That one bald dude looks ridiculous trying to take shelter from the gunfire behind the robot, but this is Doctor Who. Harry mentions pulling out and the Brig is shocked by some bland knocking on the phone. The fate of the Earth on the line, so UNIT musters up three trucks and about a dozen men to go check out an underground bunker that looks like a metal porta-potty which has a single defensive machine gun with a range of about three or four yards, it appears. The possibly lesbian leader has the Brig’s number! Ok, maybe three defensive guns.
So anyway, the Doctor’s sonic screwdriver makes some booms and then the disintegrator gun looks almost as cheap as the Styrofoam box it comes in. The robot comes out and zaps another soldier who showed up in whomever’s back yard they filmed this and then - the pièce de résistance! - the plastic toy tank roles out. Many will tell you this is one of the worst effects ever on the programme, but ignore their minuscule minds and enjoy the levels of comfy that laughable CSO can add to any story (more on this later), plus I’m sure it looked just fine on a ten-inch black and white screen back in the day, which is what probably half of the original British viewers had - that and scurvy plus a deadly gin addiction, if William Hogarth is to be believed. The tank doesn’t even get to fire a shot, which probably saved money. The robot issues a verbal warning for the cliffhanger. This is and is objectively and scientifically the best cliffhanger ever featured on Doctor Who. No onscreen character is about to be shot by a Dalek, eaten by a puppet monster, etc.; instead, the programme completely forgets the Doctor and the Brig, who’ve just failed, even exist and has the robot break The Fourth Wall by staring directly into the fucking camera and declaring that it will destroy us all in that chilling metallic voice - you, me, and the entire bloody world of 1975. And then it coldly cuts to the end credits, leaving that disintegrater Sword of Damocles hanging over us for an entire goddamn week.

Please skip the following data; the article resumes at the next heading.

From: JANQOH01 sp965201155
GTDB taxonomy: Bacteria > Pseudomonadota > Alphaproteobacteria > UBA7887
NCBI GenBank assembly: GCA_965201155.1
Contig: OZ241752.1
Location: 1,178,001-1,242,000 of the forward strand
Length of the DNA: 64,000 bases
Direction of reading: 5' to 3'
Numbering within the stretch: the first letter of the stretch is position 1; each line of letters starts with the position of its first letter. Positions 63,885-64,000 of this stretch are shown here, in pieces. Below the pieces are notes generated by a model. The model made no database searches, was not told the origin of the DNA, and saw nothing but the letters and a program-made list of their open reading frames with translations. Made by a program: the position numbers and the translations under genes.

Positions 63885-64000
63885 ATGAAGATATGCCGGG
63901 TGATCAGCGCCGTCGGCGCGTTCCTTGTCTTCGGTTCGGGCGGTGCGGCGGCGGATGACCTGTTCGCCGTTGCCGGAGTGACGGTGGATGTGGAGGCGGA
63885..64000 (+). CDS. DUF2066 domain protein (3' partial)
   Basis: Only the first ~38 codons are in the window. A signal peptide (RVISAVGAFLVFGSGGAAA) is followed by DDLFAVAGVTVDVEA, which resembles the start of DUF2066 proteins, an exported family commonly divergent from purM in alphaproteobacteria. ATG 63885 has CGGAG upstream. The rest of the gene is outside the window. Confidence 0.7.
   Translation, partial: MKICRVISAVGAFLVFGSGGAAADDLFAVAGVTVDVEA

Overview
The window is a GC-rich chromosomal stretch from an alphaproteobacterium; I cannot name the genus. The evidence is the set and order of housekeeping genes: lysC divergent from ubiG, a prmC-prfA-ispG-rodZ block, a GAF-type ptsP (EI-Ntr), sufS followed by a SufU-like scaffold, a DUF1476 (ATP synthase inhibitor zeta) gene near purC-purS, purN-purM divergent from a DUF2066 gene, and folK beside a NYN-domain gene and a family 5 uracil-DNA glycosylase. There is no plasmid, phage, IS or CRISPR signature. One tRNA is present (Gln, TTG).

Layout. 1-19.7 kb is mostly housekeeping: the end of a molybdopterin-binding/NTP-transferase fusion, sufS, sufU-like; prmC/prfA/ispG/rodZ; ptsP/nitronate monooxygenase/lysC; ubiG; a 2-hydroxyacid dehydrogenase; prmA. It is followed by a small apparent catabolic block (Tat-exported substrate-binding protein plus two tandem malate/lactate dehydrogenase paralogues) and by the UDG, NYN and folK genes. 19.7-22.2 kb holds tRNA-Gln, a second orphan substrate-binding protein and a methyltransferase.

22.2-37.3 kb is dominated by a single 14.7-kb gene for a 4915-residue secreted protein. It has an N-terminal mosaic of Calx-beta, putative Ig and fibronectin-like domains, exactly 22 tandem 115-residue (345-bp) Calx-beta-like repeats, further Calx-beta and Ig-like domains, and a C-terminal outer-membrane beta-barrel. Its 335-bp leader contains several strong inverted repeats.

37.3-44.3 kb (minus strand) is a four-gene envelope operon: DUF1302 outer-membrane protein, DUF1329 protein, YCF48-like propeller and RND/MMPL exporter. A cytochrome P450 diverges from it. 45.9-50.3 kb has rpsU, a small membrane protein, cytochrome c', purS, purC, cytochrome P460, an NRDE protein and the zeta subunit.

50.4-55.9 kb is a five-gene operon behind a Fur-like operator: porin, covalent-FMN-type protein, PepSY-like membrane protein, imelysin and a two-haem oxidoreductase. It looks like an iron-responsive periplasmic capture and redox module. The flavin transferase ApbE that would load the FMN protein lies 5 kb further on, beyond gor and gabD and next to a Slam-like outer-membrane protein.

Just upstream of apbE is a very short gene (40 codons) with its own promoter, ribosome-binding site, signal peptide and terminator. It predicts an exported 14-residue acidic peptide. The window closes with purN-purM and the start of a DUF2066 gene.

I dunno why man, I just know I fucking love those last few seconds far more than they probably deserve. I’m sure you love some other stupid random moments of the programme that I don’t, so shut up already. I claim this one and no one can ever take it from me.
Finally, Part 4
KW turns out to not be as evil as the possibly lesbian leader. Harry thinks it’s coming.
Steps To Blackmailing The World With Nuclear Launch Codes:
- Start your big nuclear countdown telly screen behind you
- Check to see if you have enough food and water